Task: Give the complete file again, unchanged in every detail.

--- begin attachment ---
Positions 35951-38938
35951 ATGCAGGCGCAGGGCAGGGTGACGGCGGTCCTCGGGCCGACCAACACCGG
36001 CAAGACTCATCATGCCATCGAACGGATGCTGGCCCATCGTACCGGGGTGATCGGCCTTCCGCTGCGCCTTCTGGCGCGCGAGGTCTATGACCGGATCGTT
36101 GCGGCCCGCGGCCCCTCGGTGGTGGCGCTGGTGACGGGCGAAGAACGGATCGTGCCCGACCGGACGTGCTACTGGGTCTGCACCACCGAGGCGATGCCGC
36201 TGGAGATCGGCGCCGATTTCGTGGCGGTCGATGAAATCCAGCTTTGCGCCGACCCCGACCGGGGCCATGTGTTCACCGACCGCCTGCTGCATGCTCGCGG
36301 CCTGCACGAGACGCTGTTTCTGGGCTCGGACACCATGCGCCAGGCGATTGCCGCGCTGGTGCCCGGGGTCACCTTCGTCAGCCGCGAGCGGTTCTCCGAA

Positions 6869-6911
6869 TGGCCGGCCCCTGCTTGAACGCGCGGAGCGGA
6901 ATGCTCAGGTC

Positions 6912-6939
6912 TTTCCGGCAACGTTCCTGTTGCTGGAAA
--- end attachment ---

Positions 35951-38938
35951 ATGCAGGCGCAGGGCAGGGTGACGGCGGTCCTCGGGCCGACCAACACCGG
36001 CAAGACTCATCATGCCATCGAACGGATGCTGGCCCATCGTACCGGGGTGATCGGCCTTCCGCTGCGCCTTCTGGCGCGCGAGGTCTATGACCGGATCGTT
36101 GCGGCCCGCGGCCCCTCGGTGGTGGCGCTGGTGACGGGCGAAGAACGGATCGTGCCCGACCGGACGTGCTACTGGGTCTGCACCACCGAGGCGATGCCGC
36201 TGGAGATCGGCGCCGATTTCGTGGCGGTCGATGAAATCCAGCTTTGCGCCGACCCCGACCGGGGCCATGTGTTCACCGACCGCCTGCTGCATGCTCGCGG
36301 CCTGCACGAGACGCTGTTTCTGGGCTCGGACACCATGCGCCAGGCGATTGCCGCGCTGGTGCCCGGGGTCACCTTCGTCAGCCGCGAGCGGTTCTCCGAA

Positions 6869-6911
6869 TGGCCGGCCCCTGCTTGAACGCGCGGAGCGGA
6901 ATGCTCAGGTC

Positions 6912-6939
6912 TTTCCGGCAACGTTCCTGTTGCTGGAAA